Rio Tinto: The Impact of Climate Change on a Leader in the Mining Industry
Climate change poses significant questions about the viability of Rio Tinto’s current operations. In the face of these challenges, Rio Tinto is working to adapt their operations and processes to assist in the process of stemming climate change.
Rio Tinto (“Rio”) is one of the three largest players in the mining industry. Rio operates four business units that focus on finding, mining, processing and marketing: (i) Aluminum; (ii) Iron Ore; (iii) Copper & Diamonds; and (iv) Energy & Minerals. Rio is at the crossroads of the climate change crisis: it consumes a significant amount of energy in its operations and it also produces energy.
Rio is threatened by climate change in numerous ways and it is working to mitigate these threats through changes in operations.
Severe weather and water management. From exploration through closure of a mine, water is required in each stage of Rio’s business. Unfortunately, climate change has created conflict over the allocation of water. All geographies require water for consumption and food production and severe weather conditions have created long periods of drought as well as the melting of glaciers. These conditions are pushing the global population down a path where the overall demand for water is expected to outstrip supply by 40% in 2030 1.
Rio’s reliance on water puts it at risk from tightening water regulations and/or lack of supply. As a result, Rio has created a water strategy to manage water risk and water performance via key performance indicators (KPIs) through 2018. As of 2015, 60% of Rio’s water performance targets were on track to meet their 2018 goal.2 Further Rio is using hydropower wherever possible and at this point, the majority of electricity Rio uses in aluminum production is from hydropower (~55%).3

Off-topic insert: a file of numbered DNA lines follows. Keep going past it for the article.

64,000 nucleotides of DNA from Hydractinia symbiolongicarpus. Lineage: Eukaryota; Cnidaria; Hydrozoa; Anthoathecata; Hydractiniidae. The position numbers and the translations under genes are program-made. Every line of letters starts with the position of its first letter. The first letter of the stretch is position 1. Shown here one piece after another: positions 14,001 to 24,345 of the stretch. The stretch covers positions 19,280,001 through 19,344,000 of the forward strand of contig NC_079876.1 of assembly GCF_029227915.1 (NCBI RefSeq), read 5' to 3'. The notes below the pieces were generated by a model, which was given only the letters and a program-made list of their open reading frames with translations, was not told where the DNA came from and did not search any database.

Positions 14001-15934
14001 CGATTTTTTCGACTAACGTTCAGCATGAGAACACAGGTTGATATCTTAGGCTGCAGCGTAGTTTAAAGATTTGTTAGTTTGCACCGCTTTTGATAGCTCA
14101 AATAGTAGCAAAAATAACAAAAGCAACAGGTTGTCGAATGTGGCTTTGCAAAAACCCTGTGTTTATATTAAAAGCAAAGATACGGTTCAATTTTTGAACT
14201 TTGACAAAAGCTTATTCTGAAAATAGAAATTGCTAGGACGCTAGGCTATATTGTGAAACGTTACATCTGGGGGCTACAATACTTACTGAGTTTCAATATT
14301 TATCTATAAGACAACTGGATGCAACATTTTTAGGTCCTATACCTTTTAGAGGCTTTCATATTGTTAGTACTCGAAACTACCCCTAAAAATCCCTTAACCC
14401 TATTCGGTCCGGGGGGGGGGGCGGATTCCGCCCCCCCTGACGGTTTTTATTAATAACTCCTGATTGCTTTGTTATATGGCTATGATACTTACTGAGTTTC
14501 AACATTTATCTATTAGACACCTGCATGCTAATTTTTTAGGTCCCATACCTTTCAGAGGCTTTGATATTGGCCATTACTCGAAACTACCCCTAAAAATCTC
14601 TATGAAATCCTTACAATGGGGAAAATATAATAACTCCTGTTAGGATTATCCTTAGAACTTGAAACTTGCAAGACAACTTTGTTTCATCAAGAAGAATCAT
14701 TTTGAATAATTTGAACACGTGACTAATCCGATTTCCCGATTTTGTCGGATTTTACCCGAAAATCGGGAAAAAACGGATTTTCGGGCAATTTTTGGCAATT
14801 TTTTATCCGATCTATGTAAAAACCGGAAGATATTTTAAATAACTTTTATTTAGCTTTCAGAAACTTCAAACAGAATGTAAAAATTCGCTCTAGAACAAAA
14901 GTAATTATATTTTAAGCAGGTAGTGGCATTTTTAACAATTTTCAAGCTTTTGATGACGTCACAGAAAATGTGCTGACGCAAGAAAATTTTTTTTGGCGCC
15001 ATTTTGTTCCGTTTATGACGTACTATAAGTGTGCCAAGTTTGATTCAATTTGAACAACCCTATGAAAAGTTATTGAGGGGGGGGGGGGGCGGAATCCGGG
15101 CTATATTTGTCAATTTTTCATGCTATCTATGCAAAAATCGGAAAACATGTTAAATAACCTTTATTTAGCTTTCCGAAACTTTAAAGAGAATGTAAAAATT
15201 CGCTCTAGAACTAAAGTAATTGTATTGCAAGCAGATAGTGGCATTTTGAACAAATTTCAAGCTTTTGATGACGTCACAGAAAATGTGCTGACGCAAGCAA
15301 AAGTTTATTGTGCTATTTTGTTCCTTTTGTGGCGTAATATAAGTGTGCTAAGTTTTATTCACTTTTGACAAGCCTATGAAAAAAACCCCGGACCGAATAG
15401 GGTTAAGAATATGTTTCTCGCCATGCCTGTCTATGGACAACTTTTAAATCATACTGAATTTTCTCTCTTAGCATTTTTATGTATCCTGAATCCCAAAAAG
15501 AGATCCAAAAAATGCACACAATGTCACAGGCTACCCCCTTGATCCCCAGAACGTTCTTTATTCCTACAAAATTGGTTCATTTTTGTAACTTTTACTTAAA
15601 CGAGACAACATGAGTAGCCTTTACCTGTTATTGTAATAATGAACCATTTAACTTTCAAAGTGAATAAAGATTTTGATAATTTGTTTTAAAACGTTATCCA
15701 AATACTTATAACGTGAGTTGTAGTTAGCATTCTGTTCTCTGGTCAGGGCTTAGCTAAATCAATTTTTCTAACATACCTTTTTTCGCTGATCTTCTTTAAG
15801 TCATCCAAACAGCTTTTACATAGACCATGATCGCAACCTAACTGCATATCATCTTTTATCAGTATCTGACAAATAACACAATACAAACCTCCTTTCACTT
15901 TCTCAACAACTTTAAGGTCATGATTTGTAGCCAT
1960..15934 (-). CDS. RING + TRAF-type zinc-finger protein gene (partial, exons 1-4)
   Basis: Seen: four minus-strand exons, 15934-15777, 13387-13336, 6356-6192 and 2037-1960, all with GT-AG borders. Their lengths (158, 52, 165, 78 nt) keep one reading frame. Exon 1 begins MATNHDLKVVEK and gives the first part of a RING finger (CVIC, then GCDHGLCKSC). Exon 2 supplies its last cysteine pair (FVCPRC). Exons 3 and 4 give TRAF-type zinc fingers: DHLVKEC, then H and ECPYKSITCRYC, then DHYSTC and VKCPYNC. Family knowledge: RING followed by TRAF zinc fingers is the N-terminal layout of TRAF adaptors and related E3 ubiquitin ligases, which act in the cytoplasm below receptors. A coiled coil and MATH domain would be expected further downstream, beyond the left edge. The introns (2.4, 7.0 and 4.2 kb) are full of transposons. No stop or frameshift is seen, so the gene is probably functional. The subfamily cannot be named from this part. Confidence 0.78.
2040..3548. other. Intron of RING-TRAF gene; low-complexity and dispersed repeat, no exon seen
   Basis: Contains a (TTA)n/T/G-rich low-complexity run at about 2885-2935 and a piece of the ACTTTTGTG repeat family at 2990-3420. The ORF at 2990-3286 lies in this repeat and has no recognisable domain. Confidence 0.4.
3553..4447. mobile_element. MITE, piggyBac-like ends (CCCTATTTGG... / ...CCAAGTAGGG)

Greenhouse gas emission. Carbon dioxide, nitrous oxide, oxides of sulphur, and fluoride gas are all types of greenhouse gases (“GHG”) that Rio emits via its operations. Given GHG emissions critical role in warming the Earth, companies that emit vast quantities of GHG have come under scrutiny from governments, regulators and the public over the past 10-20 years. Most recently, the Paris Agreement, which was reached in December 2016 between 195 countries and goes into legal effect on Friday, November 4, 2016, has the goal of bringing the world’s warming to below 2 degrees Celsius above pre-industrial levels by 2030 while striving for a 1.5 degree limit.4 To achieve this goal, the countries party to the Paris Agreement will agree to a reduction in annual GHG emissions.
Since Rio’s business is energy intensive it is at risk for regulations of GHG emission. Rio is tackling this issue head on and in 2008 set a target of ten percent reduction in total GHG emissions intensity to be achieved by 2015. Rio not only outperformed that goal (achieved a 21.1% reduction) but also significantly reduced total carbon dioxide equivalent emissions by 37% in that same period (from 49.4 million tons to 31.3 million tons).2 In addition, Rio has recently taken two steps to cement its commitment to action on climate change. First, Rio developed a Climate Change Position Statement in 2012 that lays out the company-wide goal of substantial decarbonization of the business by 2050. Rio plans to achieve this by leveraging new technologies, working with suppliers and engaging in policy debates.5 Most recently, in 2015, Rio signed the Paris Pledge for Action which is the non-government party stakeholders support for the Paris Agreement on climate change.3
Despite the significant threats to its business, Rio seems to be handling the issues well by implementing the right restrictions and metrics and working with the right parties to make progress. Their focus on water management and GHG emissions is aligned with the broader effort to stem climate change. Further, there are opportunities for Rio to further help the mitigation process and benefit financially by selling product that emit less carbon for use in everyday life such as aluminum for production of lighter vehicles that uses less gas and copper for smart technologies, renewable energies and electronic cars.3 Ultimately Rio has taken significant steps to align its operations with the goal of reducing climate change and it will continue to do so in the future through changing operations as well as selling more energy efficient products.